Get Connected


Below you will find links and information for a wide variety of resources we have both on and off campus. The Student Affairs team is here to help and can almost always direct you to a useful resource.

Financial Aid

Important Steps to Complete:

  1. My-Aid Application Status – View and Accept Financial Aid Awards
  2. Log in at the Department of Education website,, and
    1. Complete the online Unsubsidized/Graduate PLUS Loan Master Promissory Notes (MPN)
    2. Complete the online Entrance Counseling
  3. Zot Account - Log in at Zot Account after July 15 to tell us where to send your funds. Once you log in and get to "Welcome to ZOT Account Online," select "Direct Deposit (DEFT)" and provide the requested information. Financial Aid funds will be deposited on Wednesday, August 14.
  4. Avoid late fees - Tuition and Fees are due on Thursday, August 15 at 4pm.
  5. Get to know the Financial Aid team.


Law students who accept an offer of admission and submit a positive Statement of Intent to Register (SIR) for the upcoming Fall semester can apply for a guaranteed on-campus housing offer in one of our six on-campus communities: Palo Verde, Verano Place, Campus Village, Vista del Campo, Vista del Campo Norte, or Puerta del Sol. Learn more about these communities.

The online guaranteed housing application opens March 1 and payment must be submitted by May 1. Click here for more detailed information about applications, deadlines and eligibility.

Students will be notified of their housing community assignment via email in May. Any student who wishes to decline the housing community offer must respond to the email by the stated deadline, and indicate the reason for declining the offer and/or request to be placed on the waitlist for another community.

Financial Aid award offers will be revised based on community assignments. Students will be notified via email.


Graduate or professional students who are initially classified as non-residents may petition to change their residency status. Please click here for details on how to petition for California resident classification.

Academic Skills

Typing Skills

Almost all law students take their final exams and the bar exam by typing their answers using a laptop.  Thus, the ability to type accurately and quickly is a highly useful skill for law students.  The best way to improve your typing accuracy and speed is to learn “touch typing”—i.e., typing by using all of your fingers and without looking down at the keyboard.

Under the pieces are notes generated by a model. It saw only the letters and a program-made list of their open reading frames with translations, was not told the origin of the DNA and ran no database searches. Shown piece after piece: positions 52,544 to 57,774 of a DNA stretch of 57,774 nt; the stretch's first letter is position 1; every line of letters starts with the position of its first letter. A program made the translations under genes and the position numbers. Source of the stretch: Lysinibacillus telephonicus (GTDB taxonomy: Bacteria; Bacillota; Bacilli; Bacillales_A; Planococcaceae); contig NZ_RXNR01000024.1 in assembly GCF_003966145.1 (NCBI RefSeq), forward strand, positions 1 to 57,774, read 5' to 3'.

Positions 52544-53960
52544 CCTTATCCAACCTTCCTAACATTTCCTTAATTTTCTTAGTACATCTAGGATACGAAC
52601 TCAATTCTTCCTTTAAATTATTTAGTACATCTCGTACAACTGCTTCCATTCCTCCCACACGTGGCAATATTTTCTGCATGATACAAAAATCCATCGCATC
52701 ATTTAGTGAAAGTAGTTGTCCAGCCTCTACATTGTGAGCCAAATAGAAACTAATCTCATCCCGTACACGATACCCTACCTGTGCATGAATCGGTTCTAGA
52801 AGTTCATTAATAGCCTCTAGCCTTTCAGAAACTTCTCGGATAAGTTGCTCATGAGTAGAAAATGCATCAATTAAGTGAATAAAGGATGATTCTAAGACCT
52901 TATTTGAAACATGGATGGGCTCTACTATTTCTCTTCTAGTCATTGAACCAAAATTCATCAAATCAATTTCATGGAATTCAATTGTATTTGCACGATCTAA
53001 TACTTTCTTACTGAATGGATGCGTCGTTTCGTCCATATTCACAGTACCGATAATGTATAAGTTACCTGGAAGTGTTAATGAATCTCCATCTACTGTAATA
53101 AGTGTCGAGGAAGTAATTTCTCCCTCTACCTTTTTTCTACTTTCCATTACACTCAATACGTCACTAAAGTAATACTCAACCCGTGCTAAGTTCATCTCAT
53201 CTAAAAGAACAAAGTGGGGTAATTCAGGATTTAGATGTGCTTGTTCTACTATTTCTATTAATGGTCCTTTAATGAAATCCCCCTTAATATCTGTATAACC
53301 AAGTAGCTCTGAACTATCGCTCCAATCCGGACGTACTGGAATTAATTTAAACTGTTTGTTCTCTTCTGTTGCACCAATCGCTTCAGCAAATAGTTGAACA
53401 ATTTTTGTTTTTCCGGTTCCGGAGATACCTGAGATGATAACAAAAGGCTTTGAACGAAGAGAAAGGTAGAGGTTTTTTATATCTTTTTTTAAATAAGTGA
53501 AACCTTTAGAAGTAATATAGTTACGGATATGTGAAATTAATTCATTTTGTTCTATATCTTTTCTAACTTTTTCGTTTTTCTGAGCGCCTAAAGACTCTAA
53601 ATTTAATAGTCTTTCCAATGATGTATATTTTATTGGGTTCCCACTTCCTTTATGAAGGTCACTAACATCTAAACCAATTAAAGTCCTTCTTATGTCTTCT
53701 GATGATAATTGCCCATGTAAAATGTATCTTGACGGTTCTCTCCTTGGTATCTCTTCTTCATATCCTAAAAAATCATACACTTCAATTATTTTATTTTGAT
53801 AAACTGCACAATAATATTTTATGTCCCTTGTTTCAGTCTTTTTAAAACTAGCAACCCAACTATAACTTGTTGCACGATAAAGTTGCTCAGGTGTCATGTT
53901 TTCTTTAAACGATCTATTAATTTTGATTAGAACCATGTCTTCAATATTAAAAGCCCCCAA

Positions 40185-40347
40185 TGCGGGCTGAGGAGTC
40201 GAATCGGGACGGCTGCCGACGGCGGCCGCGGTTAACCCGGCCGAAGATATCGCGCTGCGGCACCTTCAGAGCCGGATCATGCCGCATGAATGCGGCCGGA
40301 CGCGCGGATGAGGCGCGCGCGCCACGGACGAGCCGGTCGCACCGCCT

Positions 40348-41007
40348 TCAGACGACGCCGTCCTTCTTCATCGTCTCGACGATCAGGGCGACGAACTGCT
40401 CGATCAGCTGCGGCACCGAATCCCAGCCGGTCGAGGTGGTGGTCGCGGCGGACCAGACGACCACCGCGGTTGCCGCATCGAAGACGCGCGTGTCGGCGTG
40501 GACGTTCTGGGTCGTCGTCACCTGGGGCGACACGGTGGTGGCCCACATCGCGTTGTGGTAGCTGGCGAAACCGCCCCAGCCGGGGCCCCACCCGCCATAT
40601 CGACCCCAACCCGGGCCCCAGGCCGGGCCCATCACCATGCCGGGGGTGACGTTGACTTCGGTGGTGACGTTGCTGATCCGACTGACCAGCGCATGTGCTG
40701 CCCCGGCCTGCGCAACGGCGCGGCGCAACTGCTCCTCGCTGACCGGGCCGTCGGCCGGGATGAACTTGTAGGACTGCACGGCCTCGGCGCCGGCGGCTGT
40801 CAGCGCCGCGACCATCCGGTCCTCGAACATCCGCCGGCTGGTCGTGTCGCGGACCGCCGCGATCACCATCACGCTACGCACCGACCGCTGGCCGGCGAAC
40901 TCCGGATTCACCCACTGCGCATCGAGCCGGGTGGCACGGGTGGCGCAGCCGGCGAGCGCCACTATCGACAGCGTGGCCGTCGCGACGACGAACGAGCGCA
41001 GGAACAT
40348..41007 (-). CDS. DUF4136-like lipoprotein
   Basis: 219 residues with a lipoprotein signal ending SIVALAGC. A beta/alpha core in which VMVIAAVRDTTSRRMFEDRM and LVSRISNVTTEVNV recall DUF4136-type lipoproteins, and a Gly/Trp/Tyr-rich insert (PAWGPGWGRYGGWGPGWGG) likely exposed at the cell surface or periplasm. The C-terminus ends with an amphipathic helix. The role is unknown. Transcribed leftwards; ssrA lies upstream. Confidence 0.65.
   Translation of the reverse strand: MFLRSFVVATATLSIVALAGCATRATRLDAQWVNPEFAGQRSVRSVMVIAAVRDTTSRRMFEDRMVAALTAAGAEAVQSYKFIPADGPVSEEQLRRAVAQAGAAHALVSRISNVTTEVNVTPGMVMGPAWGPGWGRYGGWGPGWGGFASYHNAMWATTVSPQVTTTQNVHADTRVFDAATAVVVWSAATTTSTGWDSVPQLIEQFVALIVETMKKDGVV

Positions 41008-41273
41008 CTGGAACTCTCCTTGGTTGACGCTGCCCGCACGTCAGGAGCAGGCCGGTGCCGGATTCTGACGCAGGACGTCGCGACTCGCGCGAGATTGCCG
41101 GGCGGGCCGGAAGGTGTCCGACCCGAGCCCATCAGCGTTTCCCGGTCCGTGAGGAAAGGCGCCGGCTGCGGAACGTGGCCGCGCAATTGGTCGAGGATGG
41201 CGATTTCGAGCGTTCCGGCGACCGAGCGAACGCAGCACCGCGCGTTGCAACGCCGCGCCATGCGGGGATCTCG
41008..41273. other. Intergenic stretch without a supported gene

Below are a couple of free resources online to help you learn or improve your touch-typing skills.  The key is to practice early and often—before you need to rely on your typing skills to complete a writing assignment or an exam.  When starting out, be sure to focus on accuracy over speed, as having to stop, go back, and correct typos can really slow down your typing speed overall.


  • Take an initial 60-second “typing test” to determine your typing accuracy and speed.
  • Then, do “typing practice” to work through “lessons” focused on touch typing, speed building, and learning the number row and symbols.
  • The site also links to for free typing games.

  • For your initial typing test, you can choose either a 1-, 3-, or 5-minute test to determine your typing accuracy and speed.
  • Then, practice with “lessons” at the beginner, intermediate, and/or advanced levels—it’s your choice.  You can also select “typing practice” on the “lessons” page to help build and reinforce specific skills (e.g., “paragraph practice” or “keyboard quadrants”), as well as focus on your “problem keys.”
  • You can also play “games” to make practice more fun.

Critical-Reading Skills

Not only must law students and lawyers be able to read and comprehend large amounts of complex material in a short amount of time, but they also must use and apply the information they read to solve new problems.  Thus, critical-reading skills are essential for success in law school and in legal practice.

During Orientation and throughout your 1L year, you will have the opportunity to attend Academic Skills Program (ASP) workshops and learn more from your assigned 3L Dean’s Fellows about how to critically read cases and statutes.  But if you’d like to get a head start on developing your critical-reading skills now, we recommend that you read Critical Reading for Success in Law School and Beyond by Jane Bloom Grisé.  This book teaches you the key reading strategies and techniques that expert legal readers use before, during, and after reading to ensure comprehension.